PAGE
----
After last month’s attack by the Taliban on a school in Peshawar, Pakistan, Urban Echo’s Naz Shah asked the simple question… Why?
By Naz Shah
Having just returned from a candle lit vigil held for the 132 children who have been killed in Peshawar earlier this week, emotionally I feel numb.
Since the incident, all I have witnessed is an outpouring of grief and mass media coverage.
‘Terrorist’, ‘Taliban’, ‘Responsibility’, ‘Massacre’… words circling around me, verbally, written and even shouted. Raw emotions of anger and disbelief.
For me however, my first thoughts after digesting the news wasn’t the Taliban or the ‘war on terror’, it was flashbacks of Dunblane. When, on 13th March 1996, Thomas Hamilton killed sixteen children and one teacher at Dunblane Primary School near Stirling, Scotland. I recall those emotions like it was yesterday but today those emotions were magnified. Perhaps that was because now I am a mother myself.
In trying to make sense of what has happened, to understand why in the middle of the night when I woke up I looked at my children and struggled to sleep, my mind grappled with the mess it was in. I tried desperately to draw upon my years of experience as a Samaritan volunteer to emphasise with those parents but I couldn’t. How could I try to understand and make sense of something which is senseless? How could I go to the depth of emotion in trying to, in my own little way, show my support? I couldn’t, otherwise I could not cope.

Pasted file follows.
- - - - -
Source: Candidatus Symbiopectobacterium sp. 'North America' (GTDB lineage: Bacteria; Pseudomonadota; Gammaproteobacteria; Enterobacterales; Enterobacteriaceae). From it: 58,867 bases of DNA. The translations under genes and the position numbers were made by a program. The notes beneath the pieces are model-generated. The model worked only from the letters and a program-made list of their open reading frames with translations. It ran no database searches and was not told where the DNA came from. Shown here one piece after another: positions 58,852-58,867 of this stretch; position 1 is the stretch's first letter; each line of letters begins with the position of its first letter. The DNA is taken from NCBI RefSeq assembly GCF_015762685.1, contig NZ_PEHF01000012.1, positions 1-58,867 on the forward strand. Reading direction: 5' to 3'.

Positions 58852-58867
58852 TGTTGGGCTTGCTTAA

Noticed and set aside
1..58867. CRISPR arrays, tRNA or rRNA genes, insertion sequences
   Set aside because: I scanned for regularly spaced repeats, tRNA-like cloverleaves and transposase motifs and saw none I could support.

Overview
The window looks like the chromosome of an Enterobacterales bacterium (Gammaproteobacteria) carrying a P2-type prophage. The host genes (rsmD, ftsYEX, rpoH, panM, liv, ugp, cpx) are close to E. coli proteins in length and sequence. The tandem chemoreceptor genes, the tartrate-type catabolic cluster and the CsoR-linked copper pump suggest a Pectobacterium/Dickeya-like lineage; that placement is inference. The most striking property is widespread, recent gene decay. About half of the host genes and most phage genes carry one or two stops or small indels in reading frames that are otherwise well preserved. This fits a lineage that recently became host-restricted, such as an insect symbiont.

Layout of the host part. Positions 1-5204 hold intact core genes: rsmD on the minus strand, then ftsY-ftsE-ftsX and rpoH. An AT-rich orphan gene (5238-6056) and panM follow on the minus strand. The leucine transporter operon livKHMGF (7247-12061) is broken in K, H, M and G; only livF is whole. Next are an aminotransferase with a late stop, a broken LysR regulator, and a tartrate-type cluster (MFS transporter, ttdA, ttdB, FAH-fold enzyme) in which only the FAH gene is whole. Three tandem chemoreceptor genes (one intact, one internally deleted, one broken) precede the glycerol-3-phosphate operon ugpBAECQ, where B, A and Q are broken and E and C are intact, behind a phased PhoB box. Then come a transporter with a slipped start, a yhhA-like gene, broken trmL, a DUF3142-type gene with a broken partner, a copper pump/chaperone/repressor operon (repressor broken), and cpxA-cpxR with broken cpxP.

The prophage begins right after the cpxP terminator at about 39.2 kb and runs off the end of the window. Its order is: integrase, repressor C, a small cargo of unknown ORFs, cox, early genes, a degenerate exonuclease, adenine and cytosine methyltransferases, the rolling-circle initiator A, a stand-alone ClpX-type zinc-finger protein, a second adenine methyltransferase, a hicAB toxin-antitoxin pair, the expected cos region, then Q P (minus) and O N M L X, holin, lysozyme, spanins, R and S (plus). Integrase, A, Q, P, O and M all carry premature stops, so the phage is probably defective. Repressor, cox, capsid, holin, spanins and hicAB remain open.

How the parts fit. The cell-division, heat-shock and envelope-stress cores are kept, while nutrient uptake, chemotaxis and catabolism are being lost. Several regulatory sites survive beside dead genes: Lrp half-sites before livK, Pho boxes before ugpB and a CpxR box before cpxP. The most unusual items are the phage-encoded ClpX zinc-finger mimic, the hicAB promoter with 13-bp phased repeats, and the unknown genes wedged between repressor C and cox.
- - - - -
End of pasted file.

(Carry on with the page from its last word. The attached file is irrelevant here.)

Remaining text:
I went back to the day when I travelled to 10 Downing St in protest of this year’s massacres in Palestine. A friend had come up with the idea of carrying ‘coffins’ of children to bring home the reality of what was happening. I recall how I struggled with just cardboard coffins with names of the children printed on them.
I know the world is united in this grief. Must we look for explanations? Can there ever be an explanation for the killing of innocents, for the massacre of children? No.
Those candles at the vigil this evening helped me, they helped me understand that the struggle is a global one – one for humanity as a whole. For the purpose of grieving, we need to allow ourselves to be angry, to be shocked and to let our minds struggle for no human can or will make sense of something which is senseless, so let’s not try, for now let’s just accept the atrocity as what it is… evil.
Regardless of any ideology of why, what, when, what could I say to a mother who has carried this child for nine months, nurtured her baby, jumped at every little step in case they hurt themselves, celebrated every birthday, every development from sitting to crawling, from walking and running, from those first shoes to those first school shoes. How could any thing I say possibly console that mother who had dreams and aspirations for her child, who bought that first uniform, who’s emotions knew no bounds on that first day of school, who never for a moment thought she would be at such a tender age be burying her child. What words do I send to comfort her? There are no words. I am lost for words to console her.